Computing Curriculum Intent
At All Saints School, our computing education equips pupils to use computational thinking and creativity to understand and change the world. Our computing curriculum is taught using challenges that cover all attainment targets for both Key Stage 1 and 2.
Computing ensures that pupils become digitally literate. We want children to be able to use, and express themselves and develop their ideas through, information and communication technology. As computing has deep links with mathematics, science and design and technology, children at All Saints School are regularly encouraged and supported in using computing skills in other areas across the curriculum, to enable them to be active participants in a digital world.
Children are taught about three main areas in computing:
Information Technology - the use of computers for functional purposes, such as collecting and presenting information or using search technology.
Digital Literacy - the safe and responsible use of technology, including recognising its advantages for collaboration and communication.
Computer Science - an understanding of how computer networks work as well as the opportunity to learn basic computer programming.
As part of Computer Science, children in Year 1 are introduced to floor robots and the idea that these can be programmed using simple controls. They begin to use the term algorithm and the idea that that this will have an expected outcome. They write their algorithms using simple arrows and try to debug when it goes wrong. In Year 2, children consolidate their understanding with floor robots and progress to using an online junior block building program to create a sequence of instructions to follow a given algorithm. They also debug to ensure expected outcomes. In Year 3, children begin to apply repetition to their programs breaking algorithms into manageable chunks, as well as debugging to ensure programs work as expected. In Year 4, children use repetition and outputs to give feedback on input answers, this is done by creating simple quizzes. In Year 5, the children make simple games using sprites that collect objects, adds a score, has different levels and even a high score table. Finally, in Year 6, the children create programs to control MicroBits using a variety of inputs. They use selection and repetition in programs controlling a MicroBit.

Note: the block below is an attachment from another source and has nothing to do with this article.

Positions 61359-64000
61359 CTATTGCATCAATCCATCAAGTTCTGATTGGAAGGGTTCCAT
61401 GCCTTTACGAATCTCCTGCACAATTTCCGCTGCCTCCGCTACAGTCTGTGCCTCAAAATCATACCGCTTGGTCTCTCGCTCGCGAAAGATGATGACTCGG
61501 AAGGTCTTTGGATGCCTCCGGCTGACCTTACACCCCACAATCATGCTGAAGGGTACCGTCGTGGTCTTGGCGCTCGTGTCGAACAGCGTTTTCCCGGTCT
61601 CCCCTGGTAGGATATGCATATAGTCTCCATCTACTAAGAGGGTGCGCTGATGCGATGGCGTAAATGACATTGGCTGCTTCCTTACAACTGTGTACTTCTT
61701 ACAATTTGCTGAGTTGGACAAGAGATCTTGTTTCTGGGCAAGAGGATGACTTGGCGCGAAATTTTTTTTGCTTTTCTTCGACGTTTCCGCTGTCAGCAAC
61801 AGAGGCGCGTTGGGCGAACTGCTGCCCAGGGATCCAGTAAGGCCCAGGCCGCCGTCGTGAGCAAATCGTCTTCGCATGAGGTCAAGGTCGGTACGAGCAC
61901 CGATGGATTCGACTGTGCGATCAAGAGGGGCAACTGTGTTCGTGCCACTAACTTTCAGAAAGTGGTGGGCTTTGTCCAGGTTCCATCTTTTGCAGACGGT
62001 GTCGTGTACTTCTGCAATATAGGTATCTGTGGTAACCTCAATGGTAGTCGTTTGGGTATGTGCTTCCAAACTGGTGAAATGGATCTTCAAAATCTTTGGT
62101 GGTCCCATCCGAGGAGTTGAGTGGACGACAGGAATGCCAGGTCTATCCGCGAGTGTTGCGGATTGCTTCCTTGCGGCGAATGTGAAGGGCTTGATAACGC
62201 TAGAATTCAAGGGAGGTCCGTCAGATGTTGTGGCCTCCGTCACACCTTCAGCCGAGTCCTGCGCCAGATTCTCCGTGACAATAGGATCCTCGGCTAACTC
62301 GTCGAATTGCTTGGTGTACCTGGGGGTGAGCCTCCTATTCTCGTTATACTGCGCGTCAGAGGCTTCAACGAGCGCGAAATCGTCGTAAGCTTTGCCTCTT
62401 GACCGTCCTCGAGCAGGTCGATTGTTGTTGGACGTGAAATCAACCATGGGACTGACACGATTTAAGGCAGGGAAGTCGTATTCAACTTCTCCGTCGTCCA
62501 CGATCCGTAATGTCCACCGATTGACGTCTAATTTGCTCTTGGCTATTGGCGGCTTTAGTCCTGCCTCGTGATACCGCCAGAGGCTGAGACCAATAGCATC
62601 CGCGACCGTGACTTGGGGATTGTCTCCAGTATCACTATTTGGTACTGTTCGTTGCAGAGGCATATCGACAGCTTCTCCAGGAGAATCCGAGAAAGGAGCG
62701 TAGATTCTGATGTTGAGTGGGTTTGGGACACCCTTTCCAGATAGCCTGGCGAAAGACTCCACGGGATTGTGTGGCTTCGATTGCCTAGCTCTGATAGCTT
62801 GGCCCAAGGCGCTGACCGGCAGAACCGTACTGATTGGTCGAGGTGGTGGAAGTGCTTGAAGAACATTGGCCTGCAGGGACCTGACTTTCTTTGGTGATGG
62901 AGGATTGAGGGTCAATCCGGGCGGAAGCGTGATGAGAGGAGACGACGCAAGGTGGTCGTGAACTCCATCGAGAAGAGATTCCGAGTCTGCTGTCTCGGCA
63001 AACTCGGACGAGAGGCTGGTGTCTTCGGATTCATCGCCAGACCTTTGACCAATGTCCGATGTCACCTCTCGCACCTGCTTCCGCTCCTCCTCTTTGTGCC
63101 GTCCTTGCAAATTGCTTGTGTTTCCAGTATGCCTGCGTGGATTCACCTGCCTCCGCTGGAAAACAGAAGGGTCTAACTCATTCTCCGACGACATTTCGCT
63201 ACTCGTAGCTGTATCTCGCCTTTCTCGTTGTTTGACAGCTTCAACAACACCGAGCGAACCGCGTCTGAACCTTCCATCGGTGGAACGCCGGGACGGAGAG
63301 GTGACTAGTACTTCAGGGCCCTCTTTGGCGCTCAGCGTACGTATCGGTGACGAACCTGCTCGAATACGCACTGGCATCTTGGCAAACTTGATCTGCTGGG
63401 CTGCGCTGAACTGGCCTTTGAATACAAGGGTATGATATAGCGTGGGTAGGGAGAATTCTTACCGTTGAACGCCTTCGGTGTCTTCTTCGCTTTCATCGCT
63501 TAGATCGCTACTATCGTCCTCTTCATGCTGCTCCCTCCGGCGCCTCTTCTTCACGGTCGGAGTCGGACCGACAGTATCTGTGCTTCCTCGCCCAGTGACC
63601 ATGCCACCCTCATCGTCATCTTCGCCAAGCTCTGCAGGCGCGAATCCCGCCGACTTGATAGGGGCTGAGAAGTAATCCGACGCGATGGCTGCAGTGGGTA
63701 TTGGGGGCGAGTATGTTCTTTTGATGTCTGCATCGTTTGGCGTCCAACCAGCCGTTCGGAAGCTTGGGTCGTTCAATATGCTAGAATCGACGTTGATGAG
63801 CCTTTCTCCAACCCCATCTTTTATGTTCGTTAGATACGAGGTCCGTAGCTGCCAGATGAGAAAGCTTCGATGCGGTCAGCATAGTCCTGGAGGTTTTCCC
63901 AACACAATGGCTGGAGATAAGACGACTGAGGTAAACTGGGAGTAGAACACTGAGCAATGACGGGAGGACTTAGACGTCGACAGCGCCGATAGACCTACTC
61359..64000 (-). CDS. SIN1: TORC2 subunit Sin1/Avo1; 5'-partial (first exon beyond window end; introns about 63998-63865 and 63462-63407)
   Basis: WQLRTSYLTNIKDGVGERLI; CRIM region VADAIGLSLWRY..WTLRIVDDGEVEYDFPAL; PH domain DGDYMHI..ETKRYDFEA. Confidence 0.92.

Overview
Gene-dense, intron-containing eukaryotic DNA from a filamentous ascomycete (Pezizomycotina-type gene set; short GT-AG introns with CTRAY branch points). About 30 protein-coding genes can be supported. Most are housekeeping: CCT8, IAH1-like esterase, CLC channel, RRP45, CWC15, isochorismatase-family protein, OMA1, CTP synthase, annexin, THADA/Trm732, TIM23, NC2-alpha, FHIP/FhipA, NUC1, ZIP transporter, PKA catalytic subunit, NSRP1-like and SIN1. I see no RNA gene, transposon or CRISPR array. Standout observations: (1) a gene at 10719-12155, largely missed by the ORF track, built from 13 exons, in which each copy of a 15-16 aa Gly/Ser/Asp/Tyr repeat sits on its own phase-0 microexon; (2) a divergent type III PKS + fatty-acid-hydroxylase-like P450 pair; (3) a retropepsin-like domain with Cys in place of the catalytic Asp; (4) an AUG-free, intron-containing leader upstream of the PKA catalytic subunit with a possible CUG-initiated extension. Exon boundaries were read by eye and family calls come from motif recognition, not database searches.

How can I support my child with computing at home?
The best way to support your child with computing is to enjoy using technology together, which will allow you to model how to use it safely and responsibly.
Here are some ideas to help:
The Student becomes the teacher - let your child become the teacher. Allow them to teach you how to use their favourite app or do something they have learnt in school.
Research together - you can ether choose a topic they are learning about at school or one they are interested in to research with. Together decide how reliable you think each website is - does the information appear anywhere else? Who created the website? Discuss the ranking - why does the search engine rank some at the top and some further down?
Help support their homework using technology - Maths skills to practice? Why not help them create a how-to video demonstrating the skill. This could then be uploaded to your child's Google Classroom.
Communicate with the family - keep in touch with family members by composing emails together or using services such as Zoom to make video calls. Discuss how useful these tools are when used responsibly. You could also use Google Maps or Google Earth to find out more about where your family member lives.
The most important thing to do though is to have regular chats with your child about what they have done that week that uses technology. What have they enjoyed doing? Have they had any problems?